by Matthew Brunwasser
These Syrian refugees are desperate for their voices to be heard. But Turkey doesn't want you to hear them. This protest after Friday prayers could only be recorded from outside the fence. Journalists are not allowed inside the camp, except during the occassional specially organized media event. The refugees' chants demand the ouster of Syrian President Bashar Assad.
The camp perimeter is patroled by Turkish police so I'm not able to speak to anyone through the fence. But one refugee snuck out of the camp to tell me his story — at the risk of being sent back to Syria if caught. He doesn't want to use his name.
He speaks for an hour about the protests and increasing violence and chaos in his hometown Jisr al-Shughour. During a protest, he said, unarmed demonstrators were shot and killed by the Shabiha, a militia loyal to Assad. Thousands of demonstrators gathered for the funeral, angry at the deaths of their comrades.
"We all went to the graveyard to bury them," the refugee said. "And when we were coming back, the Shabiha and military police started shooting at us with automatic rifles. The regular military didn't want to shoot at us, so the soldiers started to fight against the Shabiha and the military police. Many civilians were killed in the battle."
The Syrian government claims that 120 soldiers were killed by "armed gangs" in what it calls the "heinous massacre" at Jisr al-Shughour. This nameless refugee says the Turkish government doesnt want the world to know the truth about the slaughter of peaceful protestors in Syria. It's not only journalists being denied access. Refugee and human rights organizations are having an equally hard time.
"The restrictions are quite unusually severe, they really are trying to keep whoever they can out of these camps," says Peter Bouckaert of Human Rights Watch.
Bouckaert says that under international law, which Turkey recognizes, refugees should be allowed to live wherever they want. "In my opinion, the Turkish authorities are afraid that if they allow the Syrian refugees to freely tell their stories, and be outside the camps, then information about atrocities committed inside Syria will be generated from Turkish soil, and they would have a serious problem with their neighbor."
Relations across the 500-mile Syrian-Turkish border are tense already. In the past few weeks, the Turkish Prime Minister Recep Tayyip Erdogan has used strong words against the Syrian President. As recently as May — after protests had already started — the prime minister referred to Assad as "a good friend."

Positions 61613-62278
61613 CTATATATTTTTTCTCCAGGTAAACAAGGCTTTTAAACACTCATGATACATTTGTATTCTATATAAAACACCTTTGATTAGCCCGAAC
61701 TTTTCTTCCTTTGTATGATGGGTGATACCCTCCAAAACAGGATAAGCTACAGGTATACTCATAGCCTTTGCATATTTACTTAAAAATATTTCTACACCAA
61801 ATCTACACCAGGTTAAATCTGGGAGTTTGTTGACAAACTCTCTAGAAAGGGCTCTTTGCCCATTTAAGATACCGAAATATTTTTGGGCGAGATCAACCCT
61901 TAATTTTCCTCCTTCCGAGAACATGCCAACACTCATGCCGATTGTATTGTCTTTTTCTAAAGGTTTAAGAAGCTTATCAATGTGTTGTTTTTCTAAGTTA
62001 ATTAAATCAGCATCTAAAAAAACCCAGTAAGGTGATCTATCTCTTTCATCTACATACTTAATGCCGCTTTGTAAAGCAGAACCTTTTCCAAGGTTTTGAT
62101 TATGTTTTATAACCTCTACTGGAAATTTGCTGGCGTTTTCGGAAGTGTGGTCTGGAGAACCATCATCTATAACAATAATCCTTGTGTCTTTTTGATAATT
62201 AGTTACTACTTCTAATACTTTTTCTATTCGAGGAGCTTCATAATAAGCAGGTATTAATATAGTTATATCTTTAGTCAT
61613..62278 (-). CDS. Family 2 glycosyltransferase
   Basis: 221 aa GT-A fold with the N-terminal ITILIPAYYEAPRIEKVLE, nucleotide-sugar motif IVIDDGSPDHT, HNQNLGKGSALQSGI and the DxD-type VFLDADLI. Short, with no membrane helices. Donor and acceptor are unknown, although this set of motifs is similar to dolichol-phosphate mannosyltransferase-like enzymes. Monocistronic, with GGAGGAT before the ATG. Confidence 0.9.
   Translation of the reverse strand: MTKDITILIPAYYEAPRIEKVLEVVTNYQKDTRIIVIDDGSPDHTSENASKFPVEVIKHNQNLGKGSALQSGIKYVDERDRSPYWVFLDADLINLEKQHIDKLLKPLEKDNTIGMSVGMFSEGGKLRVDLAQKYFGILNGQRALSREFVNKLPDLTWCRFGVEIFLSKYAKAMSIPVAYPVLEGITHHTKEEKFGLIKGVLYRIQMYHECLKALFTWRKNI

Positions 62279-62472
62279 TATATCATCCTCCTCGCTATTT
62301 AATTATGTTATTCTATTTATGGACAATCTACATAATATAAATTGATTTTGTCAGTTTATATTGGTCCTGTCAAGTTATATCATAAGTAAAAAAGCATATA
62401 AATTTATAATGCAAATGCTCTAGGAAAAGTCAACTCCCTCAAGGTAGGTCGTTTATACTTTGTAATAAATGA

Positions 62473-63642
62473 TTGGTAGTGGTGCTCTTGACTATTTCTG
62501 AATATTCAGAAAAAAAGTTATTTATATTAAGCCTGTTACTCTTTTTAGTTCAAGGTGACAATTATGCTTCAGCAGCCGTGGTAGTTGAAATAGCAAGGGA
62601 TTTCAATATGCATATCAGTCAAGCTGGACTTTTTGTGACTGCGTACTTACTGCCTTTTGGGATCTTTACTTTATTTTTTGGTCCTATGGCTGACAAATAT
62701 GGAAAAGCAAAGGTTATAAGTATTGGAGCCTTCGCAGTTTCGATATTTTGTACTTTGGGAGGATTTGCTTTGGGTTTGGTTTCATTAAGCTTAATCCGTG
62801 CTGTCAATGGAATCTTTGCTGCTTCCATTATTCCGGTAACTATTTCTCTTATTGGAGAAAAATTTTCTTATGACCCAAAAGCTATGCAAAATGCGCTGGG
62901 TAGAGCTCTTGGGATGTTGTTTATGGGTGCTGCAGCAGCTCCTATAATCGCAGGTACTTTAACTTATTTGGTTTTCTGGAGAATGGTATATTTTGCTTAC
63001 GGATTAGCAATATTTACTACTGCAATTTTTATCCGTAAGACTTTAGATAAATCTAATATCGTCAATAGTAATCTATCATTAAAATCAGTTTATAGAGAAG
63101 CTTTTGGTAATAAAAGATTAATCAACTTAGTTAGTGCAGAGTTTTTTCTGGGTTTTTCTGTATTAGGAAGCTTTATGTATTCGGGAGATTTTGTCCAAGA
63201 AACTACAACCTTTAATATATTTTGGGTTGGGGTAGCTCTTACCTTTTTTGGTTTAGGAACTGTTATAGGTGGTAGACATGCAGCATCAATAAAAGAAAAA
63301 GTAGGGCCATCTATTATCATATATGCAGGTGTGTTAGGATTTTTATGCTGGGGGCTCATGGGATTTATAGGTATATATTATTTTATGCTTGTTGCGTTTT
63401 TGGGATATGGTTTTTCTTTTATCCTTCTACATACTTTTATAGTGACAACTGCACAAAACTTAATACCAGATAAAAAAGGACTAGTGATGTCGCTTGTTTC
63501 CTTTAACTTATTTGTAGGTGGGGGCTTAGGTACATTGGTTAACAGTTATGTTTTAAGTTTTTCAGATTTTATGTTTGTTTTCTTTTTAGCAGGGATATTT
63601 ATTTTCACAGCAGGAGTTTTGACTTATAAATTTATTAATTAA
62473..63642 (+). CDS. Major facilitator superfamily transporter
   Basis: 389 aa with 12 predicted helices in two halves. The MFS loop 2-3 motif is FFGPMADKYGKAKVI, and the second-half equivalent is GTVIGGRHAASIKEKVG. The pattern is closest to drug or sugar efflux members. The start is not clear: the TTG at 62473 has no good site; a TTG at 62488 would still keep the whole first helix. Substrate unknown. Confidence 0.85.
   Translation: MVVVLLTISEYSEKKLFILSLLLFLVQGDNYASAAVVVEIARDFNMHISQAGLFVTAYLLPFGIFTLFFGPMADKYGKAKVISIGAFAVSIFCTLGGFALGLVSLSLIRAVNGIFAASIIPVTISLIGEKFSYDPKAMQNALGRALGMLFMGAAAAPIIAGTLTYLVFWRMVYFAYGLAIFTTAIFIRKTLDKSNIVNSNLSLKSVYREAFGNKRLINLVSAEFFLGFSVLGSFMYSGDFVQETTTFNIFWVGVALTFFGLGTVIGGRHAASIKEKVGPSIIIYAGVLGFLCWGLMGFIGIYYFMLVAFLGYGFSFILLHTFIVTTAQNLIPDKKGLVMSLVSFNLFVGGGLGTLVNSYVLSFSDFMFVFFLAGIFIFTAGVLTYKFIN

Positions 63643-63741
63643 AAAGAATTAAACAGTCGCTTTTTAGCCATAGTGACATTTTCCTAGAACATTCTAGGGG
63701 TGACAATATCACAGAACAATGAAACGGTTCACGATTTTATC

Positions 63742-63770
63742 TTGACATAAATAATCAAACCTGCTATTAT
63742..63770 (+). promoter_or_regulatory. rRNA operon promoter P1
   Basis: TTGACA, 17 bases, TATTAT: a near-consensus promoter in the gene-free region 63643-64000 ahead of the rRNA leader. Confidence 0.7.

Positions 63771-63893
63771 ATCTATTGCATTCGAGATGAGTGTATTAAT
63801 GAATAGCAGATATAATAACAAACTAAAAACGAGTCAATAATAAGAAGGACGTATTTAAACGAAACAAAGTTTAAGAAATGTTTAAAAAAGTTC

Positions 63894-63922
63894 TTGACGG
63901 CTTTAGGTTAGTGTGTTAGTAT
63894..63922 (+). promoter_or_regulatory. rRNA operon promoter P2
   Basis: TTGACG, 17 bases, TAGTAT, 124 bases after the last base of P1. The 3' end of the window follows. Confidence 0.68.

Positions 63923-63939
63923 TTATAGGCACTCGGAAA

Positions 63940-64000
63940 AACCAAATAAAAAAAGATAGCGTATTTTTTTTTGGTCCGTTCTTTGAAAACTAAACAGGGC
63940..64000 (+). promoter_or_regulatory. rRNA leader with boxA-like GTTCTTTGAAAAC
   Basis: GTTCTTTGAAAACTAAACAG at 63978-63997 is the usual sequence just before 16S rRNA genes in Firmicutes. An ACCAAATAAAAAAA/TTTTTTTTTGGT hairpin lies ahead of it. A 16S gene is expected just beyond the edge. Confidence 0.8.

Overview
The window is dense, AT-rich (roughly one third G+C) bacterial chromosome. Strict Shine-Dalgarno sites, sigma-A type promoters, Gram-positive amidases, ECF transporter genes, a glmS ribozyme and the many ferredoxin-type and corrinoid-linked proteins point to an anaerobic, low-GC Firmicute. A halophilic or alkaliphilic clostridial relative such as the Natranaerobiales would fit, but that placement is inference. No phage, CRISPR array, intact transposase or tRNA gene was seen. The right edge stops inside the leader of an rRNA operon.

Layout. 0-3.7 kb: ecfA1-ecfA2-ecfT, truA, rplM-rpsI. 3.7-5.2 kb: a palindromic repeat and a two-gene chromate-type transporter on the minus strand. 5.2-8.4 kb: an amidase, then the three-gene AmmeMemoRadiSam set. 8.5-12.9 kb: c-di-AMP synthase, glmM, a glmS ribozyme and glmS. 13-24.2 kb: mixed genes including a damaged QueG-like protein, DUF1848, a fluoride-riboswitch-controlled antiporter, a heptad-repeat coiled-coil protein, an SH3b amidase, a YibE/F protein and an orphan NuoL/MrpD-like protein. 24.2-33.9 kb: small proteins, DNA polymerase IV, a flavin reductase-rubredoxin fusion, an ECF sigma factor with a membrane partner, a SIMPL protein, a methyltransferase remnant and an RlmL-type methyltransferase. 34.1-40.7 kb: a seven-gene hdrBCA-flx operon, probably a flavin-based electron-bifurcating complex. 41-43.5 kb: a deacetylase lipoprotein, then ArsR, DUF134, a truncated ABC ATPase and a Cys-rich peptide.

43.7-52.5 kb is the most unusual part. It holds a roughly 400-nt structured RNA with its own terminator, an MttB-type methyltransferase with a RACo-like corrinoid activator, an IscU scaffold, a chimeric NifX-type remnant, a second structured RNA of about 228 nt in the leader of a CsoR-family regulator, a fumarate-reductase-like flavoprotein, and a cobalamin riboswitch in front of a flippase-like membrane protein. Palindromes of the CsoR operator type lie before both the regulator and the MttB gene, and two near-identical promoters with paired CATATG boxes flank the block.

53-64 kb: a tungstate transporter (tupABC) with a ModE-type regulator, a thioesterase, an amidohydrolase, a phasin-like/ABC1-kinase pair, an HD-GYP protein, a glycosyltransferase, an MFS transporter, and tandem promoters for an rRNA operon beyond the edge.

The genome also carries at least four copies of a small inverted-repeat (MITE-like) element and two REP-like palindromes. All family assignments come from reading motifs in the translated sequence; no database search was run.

Turkey is still trying to decide whether to back the Syrian regime or the Syrian nation, according to Syrian opposition activist Omar Al Muqdad.
"The Turkish government has a strong relations with the Syrian regime before and now they are trying to make a balance between the Syrian regime and the Syrian nation. So they are trying to stand in the middle of this mess," says Al Muqdad.
At the Turkish Foreign Ministry, spokesman Selcuk Unal denies that Turkey is playing politics in the refugee camps. Turkey is concerned about the refugees' safety, he says, many of whom don't want to talk to the media because of well-founded fears of reprisals in Syria. "The security and the order of the camps and all the adjacent areas is also an important issue for us," says Unal.
Unal says there is no reason to think Turkey wants to silence bad news coming from Syria. And he says the Prime Minister's strong words against Assad are evidence of that. But despite what Unal says, it seems that at the Reyhanli camp residents are eager to talk. I give a small recorder to a refugee to smuggle inside and gather stories.
Yusuf Esmail, from Khirbet al-Joz says he was just talking with some relatives back home, and they said they found two corpses with their tongues cut out, so badly-beaten they couldn't be identified.
Reyhanli recently held elections for camp-wide committees. Mahmud Moussa, an earnest schoolmaster from Jasr Al Shagur was elected to the Media council and finagled special permission to talk to a reporter. While camp personnel treat the Syrians with compassion, he says, its the Turkish government's policy he finds confusing. He's suprised by the tsimilarities between Syria and the "democracy" of Turkey.
"In Syria you can't come in as a journalist and speak with the people and ask them what happend with you," says Moussa. "And also in Turkey, in the camps, you cant come in and ask us: 'what is happening with you?' So now we are the same. So we are asking the Turkish government: 'why you are like Bashar Assad?'"
Turkey still calls the Syrians in the camps "guests" and not "refugees." And with protests in Syria expected to pick up now during the holy month of Ramadan, the fine line Turkey maintains between the two sides will get more precarious. The crackdown by the Assad government shows no sign of easing.
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